IndRail Passes Frequently Asked Questions

Q. Are there any discount passes available for tourists and what is an IndRail pass?

IndRail passes are issued by IR to foreign (i.e., non-Indian) nationals and Indians residing outside India. The pass allows unlimited travel on all regular IR passenger services during its validity (reservations must be made separately). The pass can be purchased for 1st class, A/C sleeper (2-tier or 3-tier) or A/C chair car class, or 2nd class, for varying durations ranging from a half-day pass up to a 90-day pass. A pass for one class is also valid on the lower (i.e. less expensive) classes of travel.

Fares differ for adults and children. Adult fares are approximately $90 for a 1-day pass, $370 for a 15-day pass, and $550 for a 30-day pass. (Please check with a travel agent or Indian Railways web site for current prices.) Payment must be in US dollars or other foreign currency, and identification in the form of a passport or other document is required. Travel agents outside India who deal with IR can help make reservations in advance of the pass-holder’s journey to India; or else reservations may be made later in India.

The main advantage of an Indrail pass is the convenience of not having to buy separate tickets for all segments of your journey. It also saves you some money with first class or AC travel (although not as much as it used to do) over buying all the tickets and making reservations separately, especially if you intend to travel a lot. The passes or shorter durations are less of a bargain than the ones for longer durations. You also get access to the Tourist and VIP quotas for reservations, and an Indrail pass usually makes things much smoother at a India Tourist Guide or Tourist Booking Counter at a railway station.

You can ask your travel agent who issues you the IndRail pass (usually a GSA or general sales agent of IR) to make the reservations for your journeys if you know the details. You will not get the seat and sleeper details immediately, and you will have to check at the starting railway station in India, or at the foreign tourists’ counter at major stations (e.g. the International Tourists Bureau at New Delhi station), for confirmed seat and sleeper allocations.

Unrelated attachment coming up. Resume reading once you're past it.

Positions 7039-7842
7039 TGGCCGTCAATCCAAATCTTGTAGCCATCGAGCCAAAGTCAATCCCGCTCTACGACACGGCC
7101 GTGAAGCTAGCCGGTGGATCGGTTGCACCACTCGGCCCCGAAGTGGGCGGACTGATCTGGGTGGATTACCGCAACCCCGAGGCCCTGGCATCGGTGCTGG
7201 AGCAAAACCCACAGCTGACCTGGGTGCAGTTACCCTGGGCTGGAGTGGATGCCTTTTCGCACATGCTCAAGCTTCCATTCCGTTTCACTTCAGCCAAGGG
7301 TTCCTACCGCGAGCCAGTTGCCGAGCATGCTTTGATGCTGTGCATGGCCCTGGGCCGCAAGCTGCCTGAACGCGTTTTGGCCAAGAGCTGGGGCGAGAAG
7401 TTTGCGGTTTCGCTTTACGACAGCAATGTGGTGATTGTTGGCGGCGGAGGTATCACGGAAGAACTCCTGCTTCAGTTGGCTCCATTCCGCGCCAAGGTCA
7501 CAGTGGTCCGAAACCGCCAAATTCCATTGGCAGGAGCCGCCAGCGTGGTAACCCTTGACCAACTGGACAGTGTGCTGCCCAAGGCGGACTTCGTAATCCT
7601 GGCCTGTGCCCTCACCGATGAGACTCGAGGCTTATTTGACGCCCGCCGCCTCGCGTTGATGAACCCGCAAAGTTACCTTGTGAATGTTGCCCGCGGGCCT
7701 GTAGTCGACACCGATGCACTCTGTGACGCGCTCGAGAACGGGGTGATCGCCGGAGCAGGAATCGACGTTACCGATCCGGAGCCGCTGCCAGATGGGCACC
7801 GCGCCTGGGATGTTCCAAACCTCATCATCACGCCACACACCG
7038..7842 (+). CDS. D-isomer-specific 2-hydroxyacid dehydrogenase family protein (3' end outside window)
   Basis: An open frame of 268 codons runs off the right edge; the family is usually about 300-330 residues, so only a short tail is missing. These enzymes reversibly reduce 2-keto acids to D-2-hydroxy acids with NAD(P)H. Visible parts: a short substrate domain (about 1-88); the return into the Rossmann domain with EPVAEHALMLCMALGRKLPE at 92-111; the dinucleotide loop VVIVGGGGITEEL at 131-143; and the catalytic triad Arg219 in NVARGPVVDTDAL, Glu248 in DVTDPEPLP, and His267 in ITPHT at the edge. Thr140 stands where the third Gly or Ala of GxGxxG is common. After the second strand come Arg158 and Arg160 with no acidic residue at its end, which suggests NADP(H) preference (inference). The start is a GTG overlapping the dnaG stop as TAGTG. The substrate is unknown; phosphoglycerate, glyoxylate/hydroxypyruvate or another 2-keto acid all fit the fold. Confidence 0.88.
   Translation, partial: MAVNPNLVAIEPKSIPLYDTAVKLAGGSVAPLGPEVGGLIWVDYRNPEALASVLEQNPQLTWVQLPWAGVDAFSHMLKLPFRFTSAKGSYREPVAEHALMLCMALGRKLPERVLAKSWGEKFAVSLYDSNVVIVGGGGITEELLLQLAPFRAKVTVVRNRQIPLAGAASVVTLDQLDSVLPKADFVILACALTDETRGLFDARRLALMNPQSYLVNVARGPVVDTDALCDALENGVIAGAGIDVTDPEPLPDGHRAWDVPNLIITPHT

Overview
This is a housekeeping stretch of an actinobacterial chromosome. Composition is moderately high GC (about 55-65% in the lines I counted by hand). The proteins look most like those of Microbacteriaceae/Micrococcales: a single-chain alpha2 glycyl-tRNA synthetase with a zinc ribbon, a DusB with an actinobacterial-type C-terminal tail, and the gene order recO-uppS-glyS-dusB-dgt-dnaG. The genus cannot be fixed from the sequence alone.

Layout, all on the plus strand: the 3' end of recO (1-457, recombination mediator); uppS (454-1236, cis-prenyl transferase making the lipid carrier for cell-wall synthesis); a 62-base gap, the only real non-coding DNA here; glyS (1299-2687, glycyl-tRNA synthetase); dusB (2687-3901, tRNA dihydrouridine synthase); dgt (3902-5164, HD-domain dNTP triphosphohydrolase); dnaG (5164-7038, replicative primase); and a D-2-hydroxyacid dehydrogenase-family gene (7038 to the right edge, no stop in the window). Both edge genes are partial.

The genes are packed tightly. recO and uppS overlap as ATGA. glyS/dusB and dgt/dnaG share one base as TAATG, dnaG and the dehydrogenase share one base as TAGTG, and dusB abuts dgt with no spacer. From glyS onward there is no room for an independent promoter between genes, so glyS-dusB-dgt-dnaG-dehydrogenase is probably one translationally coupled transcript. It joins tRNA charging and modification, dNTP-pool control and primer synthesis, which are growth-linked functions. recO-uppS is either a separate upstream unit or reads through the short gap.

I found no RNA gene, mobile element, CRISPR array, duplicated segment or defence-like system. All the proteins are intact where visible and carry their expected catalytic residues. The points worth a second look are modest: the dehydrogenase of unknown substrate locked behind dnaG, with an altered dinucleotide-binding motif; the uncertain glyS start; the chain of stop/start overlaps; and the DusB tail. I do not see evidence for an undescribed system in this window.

Some GSAs give you vouchers which you then have to exchange for the rail tickets and reservations in India. Others will simply issue you a receipt. It is recommended that you confirm your reservations early and often! You can also reserve your journeys after you arrive in India. Of course, if you want you can also travel unreserved with the IndRail pass.

IR recently announced the Explorer Pass which is supposed to be something like an IndRail pass but available to Indian citizens and residents. IndRail Passes Confirmation/ Re-confirmation, Indian Railway Pass .

Q. What are Circular Journey tickets?

Circular Journey tickets may be purchased for any custom route starting at one station and going through a number of others before ending at the starting point. Applications have to be submitted in advance at a railway station and may take a few days to process. Specific routes have to be specified between any consecutive pair of stations on the route you intend to take, in case there are multiple possible routes. The zonal timetables list the ‘standard’ circular journeys, which can be booked directly without much trouble. However, for any custom route, the route first has to be approved by the Commercial Manager at the booking station.

Check the zonal timetables for details on restrictions and time constraints. Stations cannot be visited twice on the same journey, which makes this less useful if one plans to use one town as a base for touring. (There is also an odd rule about the distance one way to the farthest station from the station of origination being at least 15% more than the distance the other way.)

There is no minimum period of stay required at any point of a circular journey. The trip has a specified total duration within which all travel must be completed, but how the time is distributed among the intermediate points is up to you. A circular journey also allows up to 8 breaks of journey. If you are considering using a circular journey ticket, remember that if your route schedule is such that your train changeover takes less than 24 hours at an intermediate station, it is not considered a break of journey, which means that with careful planning you can often get a day to spend at an intermediate point without its being counted as a break of journey.

Earlier the fare charged was the telescopic discounted fare based on the total distance of the journey, but now IR computes the fare as twice the fare for half the total distance of the circular route. With this and considering the trouble involved in applying for a circular ticket, in many cases it may be simpler instead to buy the corresponding regular tickets for all legs of your journey. There are some advantages to a circular ticket, however. The journey can be split over more days than with the corresponding ordinary tickets (total distance divided by 150km to get the number of days); also, one can break journey at 8 places instead of just twice on each ordinary ticket.